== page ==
They bonded, and Ms. Napravilova, who had no children, offered to adopt Vaclav. But his sisters had also returned home, and he was sent to live with them instead at their uncle’s home near Lidice.
“She was an incredibly kind woman. I loved Mrs. Napravilova and I will never forget her. I called her my second mother,” Mr. Hanf said.
Josefina Napravilova was born on Jan. 21, 1914, in Plzen, a bustling Austro-Hungarian city west of Prague. She was the only child of Adolf and Bohumila Gottfried. When she was six months old, her father left to fight in the First World War, and he never returned, remaining instead in Trieste, Italy, to build a factory. Josefina grew up in her mother’s care, in a modest home in Plzen. They attended the theatre together every Thursday evening. She had lessons in music, dance and languages. Her mother instilled in her strong values of humanism and social equality, rooted in the burgeoning Czech cultural nationalism of the time.
“My mother was my lifelong role model,” Ms. Napravilova wrote in her book.
Her first love was a young poet named Miloslav Matasov, but she left him behind in Plzen when she moved to Prague with her mother to attend law school. Her studies were abruptly halted in 1939, though, when Charles University was closed during the Nazi occupation.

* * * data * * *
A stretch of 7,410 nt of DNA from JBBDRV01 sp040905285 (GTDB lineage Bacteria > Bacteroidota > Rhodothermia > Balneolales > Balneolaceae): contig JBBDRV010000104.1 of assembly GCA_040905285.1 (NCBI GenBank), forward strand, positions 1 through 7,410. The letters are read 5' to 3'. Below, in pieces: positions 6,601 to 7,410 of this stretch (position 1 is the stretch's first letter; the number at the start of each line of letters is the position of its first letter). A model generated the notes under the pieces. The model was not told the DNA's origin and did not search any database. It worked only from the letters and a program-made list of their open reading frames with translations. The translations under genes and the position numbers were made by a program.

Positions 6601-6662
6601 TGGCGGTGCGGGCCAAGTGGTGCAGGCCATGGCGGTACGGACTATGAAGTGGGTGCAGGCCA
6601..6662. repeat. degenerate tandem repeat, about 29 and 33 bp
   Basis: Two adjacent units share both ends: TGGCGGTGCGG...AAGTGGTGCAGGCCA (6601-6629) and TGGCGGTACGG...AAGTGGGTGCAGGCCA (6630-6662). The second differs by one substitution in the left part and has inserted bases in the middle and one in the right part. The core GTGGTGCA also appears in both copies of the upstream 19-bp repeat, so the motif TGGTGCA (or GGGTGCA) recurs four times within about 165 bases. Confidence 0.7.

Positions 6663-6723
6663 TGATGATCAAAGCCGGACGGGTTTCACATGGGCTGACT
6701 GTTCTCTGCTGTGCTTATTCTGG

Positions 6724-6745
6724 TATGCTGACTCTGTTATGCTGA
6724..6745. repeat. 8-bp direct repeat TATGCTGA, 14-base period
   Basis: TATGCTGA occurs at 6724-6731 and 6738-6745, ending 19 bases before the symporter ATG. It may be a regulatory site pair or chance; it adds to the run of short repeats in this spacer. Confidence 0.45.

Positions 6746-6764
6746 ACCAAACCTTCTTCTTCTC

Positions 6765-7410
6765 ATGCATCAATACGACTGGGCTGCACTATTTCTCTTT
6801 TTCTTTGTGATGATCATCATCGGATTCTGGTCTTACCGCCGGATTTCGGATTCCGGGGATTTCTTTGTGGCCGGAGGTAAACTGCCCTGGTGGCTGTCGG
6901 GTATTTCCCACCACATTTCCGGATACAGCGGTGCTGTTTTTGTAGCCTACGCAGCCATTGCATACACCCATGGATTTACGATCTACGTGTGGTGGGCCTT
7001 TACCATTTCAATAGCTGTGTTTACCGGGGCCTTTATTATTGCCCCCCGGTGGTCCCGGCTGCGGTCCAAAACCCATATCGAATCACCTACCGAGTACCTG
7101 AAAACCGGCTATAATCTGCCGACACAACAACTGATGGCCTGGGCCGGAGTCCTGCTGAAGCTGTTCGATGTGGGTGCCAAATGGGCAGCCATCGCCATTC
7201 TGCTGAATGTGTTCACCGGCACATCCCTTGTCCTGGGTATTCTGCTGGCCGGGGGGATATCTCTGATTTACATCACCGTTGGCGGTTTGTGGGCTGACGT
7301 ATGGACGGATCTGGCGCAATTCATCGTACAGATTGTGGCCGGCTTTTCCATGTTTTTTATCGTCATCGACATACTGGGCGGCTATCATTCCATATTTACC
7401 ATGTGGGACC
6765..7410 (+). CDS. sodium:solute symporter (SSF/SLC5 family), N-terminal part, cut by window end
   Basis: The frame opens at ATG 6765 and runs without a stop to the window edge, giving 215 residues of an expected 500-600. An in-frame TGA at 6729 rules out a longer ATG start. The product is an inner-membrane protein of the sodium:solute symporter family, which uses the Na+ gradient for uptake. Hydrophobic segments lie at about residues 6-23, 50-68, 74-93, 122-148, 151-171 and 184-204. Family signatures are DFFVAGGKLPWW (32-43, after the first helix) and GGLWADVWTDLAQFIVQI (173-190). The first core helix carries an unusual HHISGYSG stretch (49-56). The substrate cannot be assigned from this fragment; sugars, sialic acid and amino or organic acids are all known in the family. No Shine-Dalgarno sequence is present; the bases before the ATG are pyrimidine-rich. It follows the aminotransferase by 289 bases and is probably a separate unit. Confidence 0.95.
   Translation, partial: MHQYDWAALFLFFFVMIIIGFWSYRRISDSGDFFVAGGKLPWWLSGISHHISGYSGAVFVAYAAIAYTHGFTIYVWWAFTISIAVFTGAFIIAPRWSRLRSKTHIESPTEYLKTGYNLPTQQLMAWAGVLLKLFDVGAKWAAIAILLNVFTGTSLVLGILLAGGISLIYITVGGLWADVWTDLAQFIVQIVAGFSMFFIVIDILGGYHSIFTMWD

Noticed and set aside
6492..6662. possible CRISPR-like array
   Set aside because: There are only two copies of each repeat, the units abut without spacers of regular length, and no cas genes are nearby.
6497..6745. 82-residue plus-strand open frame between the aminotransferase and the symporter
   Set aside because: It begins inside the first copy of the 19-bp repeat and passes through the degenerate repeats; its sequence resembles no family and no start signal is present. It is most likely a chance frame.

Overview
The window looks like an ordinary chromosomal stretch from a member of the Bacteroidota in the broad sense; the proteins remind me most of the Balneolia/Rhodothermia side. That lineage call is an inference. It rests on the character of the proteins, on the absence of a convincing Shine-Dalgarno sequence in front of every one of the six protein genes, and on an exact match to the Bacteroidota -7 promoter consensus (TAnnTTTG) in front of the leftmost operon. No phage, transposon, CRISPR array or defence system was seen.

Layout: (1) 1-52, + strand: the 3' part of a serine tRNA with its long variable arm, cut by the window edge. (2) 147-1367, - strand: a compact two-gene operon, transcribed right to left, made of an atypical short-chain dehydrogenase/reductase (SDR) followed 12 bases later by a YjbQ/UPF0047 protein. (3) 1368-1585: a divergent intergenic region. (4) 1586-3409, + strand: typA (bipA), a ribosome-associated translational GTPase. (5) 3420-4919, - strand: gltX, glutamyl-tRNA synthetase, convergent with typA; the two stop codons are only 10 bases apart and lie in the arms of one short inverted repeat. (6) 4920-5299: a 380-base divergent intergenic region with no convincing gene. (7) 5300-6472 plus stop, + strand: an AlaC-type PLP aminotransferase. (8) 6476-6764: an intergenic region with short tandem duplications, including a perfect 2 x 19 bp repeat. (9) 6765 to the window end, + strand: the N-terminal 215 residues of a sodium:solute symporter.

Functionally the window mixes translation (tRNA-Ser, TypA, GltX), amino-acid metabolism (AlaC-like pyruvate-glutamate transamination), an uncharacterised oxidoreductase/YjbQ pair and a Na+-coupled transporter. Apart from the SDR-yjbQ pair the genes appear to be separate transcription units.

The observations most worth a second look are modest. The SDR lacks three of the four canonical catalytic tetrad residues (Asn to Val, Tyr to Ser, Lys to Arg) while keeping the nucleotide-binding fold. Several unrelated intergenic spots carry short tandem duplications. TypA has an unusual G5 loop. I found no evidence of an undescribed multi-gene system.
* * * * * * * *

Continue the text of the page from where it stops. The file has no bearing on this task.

She met and quickly married Karel Napravil, a wealthy banker. They moved into an apartment on Karlovo Namesti, in central Prague.
While she was resting after lunch at the apartment on Feb. 14, 1945, her life took another abrupt turn. American forces dropped 152 tons of bombs on Prague. The bombs fell just out her window, and she said she was lucky to survive. That day, 701 people died and 1,184 were wounded. She ran out into the streets to help the injured. She said she felt an urgent calling to do it.
In May, she joined the Prague Uprising, a battle to liberate the city from the German occupation. She filled in at Karlovo Namesti hospital, next to her apartment, improvising as a nurse while those who were better qualified were stuck behind barricades.
“At first I fainted during the amputations, but I eventually got used to it,” she wrote.
Family friend Gillis Rosborg, the Swedish consul in Prague, told her about the flood of people drifting into Prague from the concentration camps. Ms. Napravilova joined the Red Cross and spent long days handing out food stamps and clothing. As the people and their stories poured in, she began to document missing family members in her notebooks.
Meanwhile, Mr. Rosborg had heard that 15 Czech girls released from Ravensbrueck were stuck in Smaland, Sweden. He asked Ms. Napravilova to travel there and help them return home.
Her treacherous journey to find missing children had begun. The girls’ recovery was fairly straightforward, but she quickly found more difficult cases: The children Hitler had attempted to assimilate into Nazi Germany. Her efforts were complicated by the fact that toward the end of the war, the Nazis had relocated many children to the countryside. Ms. Napravilova crisscrossed Germany and Poland, then went back to Sweden and Austria.
By the spring of 1946, she had helped recover several dozen Czech and Slovak children.